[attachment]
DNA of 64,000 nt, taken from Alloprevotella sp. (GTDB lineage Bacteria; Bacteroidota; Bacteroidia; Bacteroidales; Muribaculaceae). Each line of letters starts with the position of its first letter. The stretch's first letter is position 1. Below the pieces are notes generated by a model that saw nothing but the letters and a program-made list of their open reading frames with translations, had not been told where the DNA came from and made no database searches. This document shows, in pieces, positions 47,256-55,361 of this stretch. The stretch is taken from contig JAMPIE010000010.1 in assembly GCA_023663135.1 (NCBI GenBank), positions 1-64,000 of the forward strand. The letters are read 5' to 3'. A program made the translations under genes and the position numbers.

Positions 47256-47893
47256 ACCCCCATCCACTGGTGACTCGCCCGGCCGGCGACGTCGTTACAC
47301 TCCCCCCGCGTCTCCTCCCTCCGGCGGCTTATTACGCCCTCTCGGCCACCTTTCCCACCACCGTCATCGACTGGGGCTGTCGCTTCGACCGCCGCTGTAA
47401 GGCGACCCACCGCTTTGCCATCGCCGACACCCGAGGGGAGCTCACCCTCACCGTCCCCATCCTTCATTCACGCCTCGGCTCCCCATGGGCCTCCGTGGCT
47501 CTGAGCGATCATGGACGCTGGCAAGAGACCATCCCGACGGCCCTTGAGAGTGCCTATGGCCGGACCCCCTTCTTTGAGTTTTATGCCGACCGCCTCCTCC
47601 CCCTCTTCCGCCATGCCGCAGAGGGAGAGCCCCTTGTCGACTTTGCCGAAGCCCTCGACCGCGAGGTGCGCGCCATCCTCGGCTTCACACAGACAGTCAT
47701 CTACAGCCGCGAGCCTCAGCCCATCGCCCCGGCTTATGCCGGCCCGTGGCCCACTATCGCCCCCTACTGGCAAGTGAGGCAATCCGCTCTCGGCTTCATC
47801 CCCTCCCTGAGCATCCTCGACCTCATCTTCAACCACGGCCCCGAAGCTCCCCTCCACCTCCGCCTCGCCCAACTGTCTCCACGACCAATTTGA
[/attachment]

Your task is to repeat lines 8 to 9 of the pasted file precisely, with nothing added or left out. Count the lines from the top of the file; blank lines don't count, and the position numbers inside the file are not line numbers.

47701 CTACAGCCGCGAGCCTCAGCCCATCGCCCCGGCTTATGCCGGCCCGTGGCCCACTATCGCCCCCTACTGGCAAGTGAGGCAATCCGCTCTCGGCTTCATC
47801 CCCTCCCTGAGCATCCTCGACCTCATCTTCAACCACGGCCCCGAAGCTCCCCTCCACCTCCGCCTCGCCCAACTGTCTCCACGACCAATTTGA